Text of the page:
These nomenclature recommendations may be useful but are not yet complete. For example, the timing of when postoperative cognitive function should be measured is not clearly defined. The terms “delayed” and “expected” recovery are used imprecisely and are not evidence-based, and the method by which controls should be selected is not defined and is subject to ongoing debate.
The participants in this grand endeavor, to achieve a common basis for description and organization of the terminology and various characterizations of postoperative brain dysfunction, are to be congratulated for their effort. The resulting document represents thoughtful suggestions for taxonomy and organization. These suggestions cannot be considered recommendations or standards, in the same sense that the American Society of Anesthesiologists (ASA) Committee on Standards and Practice Parameters establishes clinical practice recommendations or the International Union of Basic and Clinical Pharmacology (IUPHAR) promulgates standards of nomenclature and classification of biologic targets for research in pharmacology and related disciplines. The suggestions were put forth by a voluntary coterie of deeply interested individuals, not by cognizant scientific societies, which are often the source for consensus documents and recommendations. It should also be noted that not all initial participants in the effort “signed on” to the final document, signifying the ongoing disparities of opinion in the field and the difficult challenges inherent in any consensus effort. Nevertheless, the suggestions for nomenclature and taxonomy are a well-intentioned and much-needed start and welcome progress to help investigators advance the science in the field of postoperative brain function. The suggestions on organization and taxonomy are not compulsory requirements to be used in future research submissions to Anesthesiology (and presumably elsewhere), but the suggestions are published here and elsewhere because they are needed and intended to advance the mission of Anesthesiology specifically and perioperative medicine more broadly. Copublication serves to highlight the importance of postoperative brain function to anesthesiology and the broader neuroscience community, and most importantly to the patients for whom we care daily.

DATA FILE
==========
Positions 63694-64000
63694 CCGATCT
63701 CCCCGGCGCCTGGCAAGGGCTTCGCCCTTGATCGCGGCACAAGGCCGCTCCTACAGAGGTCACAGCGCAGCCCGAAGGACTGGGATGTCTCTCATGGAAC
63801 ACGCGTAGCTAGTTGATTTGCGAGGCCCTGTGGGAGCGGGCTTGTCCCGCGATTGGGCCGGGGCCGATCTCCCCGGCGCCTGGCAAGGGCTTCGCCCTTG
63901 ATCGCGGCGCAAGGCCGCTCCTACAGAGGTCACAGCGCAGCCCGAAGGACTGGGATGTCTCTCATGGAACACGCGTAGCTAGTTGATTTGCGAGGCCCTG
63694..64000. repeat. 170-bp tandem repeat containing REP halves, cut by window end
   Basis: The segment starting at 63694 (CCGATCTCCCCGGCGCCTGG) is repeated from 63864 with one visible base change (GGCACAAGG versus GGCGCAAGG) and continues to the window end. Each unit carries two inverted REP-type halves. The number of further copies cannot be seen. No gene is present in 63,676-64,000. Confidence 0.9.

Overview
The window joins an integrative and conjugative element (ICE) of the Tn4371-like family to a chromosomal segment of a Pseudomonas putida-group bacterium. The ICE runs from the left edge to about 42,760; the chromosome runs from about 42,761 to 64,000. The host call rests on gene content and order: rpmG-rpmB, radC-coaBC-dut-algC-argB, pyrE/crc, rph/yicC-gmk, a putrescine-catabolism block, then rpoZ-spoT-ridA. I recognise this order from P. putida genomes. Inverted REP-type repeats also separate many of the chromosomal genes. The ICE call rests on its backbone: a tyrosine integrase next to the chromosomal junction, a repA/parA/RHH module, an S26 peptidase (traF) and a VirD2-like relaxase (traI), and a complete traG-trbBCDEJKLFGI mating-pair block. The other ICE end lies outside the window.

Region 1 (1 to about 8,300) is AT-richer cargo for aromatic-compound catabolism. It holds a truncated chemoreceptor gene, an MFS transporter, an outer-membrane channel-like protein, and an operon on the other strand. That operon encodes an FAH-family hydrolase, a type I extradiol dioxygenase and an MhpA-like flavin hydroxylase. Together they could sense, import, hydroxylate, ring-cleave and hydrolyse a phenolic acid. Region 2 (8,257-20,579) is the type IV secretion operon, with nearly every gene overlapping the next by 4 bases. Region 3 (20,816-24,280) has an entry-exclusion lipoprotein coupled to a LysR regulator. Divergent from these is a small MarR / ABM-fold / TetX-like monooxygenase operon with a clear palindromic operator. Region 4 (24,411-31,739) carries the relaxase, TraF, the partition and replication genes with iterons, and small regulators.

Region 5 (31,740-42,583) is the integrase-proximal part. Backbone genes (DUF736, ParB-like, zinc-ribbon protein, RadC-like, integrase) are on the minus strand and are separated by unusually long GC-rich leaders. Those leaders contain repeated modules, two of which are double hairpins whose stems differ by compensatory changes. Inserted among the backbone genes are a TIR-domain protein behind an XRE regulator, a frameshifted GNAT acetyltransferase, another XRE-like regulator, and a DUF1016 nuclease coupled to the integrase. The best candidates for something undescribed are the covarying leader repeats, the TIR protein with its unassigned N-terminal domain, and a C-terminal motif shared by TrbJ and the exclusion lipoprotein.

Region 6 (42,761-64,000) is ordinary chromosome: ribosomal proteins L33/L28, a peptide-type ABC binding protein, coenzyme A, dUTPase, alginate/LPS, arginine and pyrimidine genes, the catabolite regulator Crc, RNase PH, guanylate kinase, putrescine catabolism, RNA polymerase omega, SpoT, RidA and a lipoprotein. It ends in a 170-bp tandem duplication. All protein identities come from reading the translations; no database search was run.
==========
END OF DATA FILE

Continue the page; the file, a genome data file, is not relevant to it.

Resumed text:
The article published in print is designated with a new Table of Contents icon for Anesthesiology, signifying that it is a Perioperative Brain Health Initiative–related article. This new icon will be used henceforth to identify those articles with implications for brain health. The Perioperative Brain Health Initiative was a product of the 2015 strategic planning process of the ASA. It has been fully embedded in the revised 3-yr strategic plan (ASA 2020). The initiative is a top priority for 2018 with a special focus on advocacy for research funding to better understand the pathophysiology of delirium. Our specialty has a rich heritage in patient safety, and the goal of this initiative was to address preventable harm, which by some estimates is now the third leading cause of death in the United States5,6 and identified as a “public health crisis” by many, including the Institute for Healthcare Improvement and the National Patient Safety Foundation (http://www.npsf.org/page/public_health_crisis; accessed September 10, 2017). Operationally, the Perioperative Brain Health Initiative focuses on postoperative delirium, which is reported to be preventable in 40% of cases.2 In 2016, ASA convened a summit of representatives from medical and surgical specialties, hospital, consumer and patient organizations, and key federal agencies that led to plans for a low-barrier access program to minimize the impact of preexisting cognitive deficits and optimize the cognitive recovery and perioperative experience for adults 65 yr and older undergoing surgery. The goals are practitioner and geriatric patient resources and recommendations for risk assessment, proactive risk modification, perioperative cognitive protection, and a website and communication campaign.
Postoperative brain function is a compelling patient safety and quality-of-life issue. It is a target of opportunity for those seeking to improve perioperative care and patient outcomes. Anesthesiology is a key stakeholder specialty that has the opportunity to work collaboratively to address this public health challenge and to improve patient health and perioperative outcomes.
Dr. Kharasch is the Editor-in-Chief of Anesthesiology and his institution receives salary support from the American Society of Anesthesiologists for this position. Dr. Cole declares no competing interests.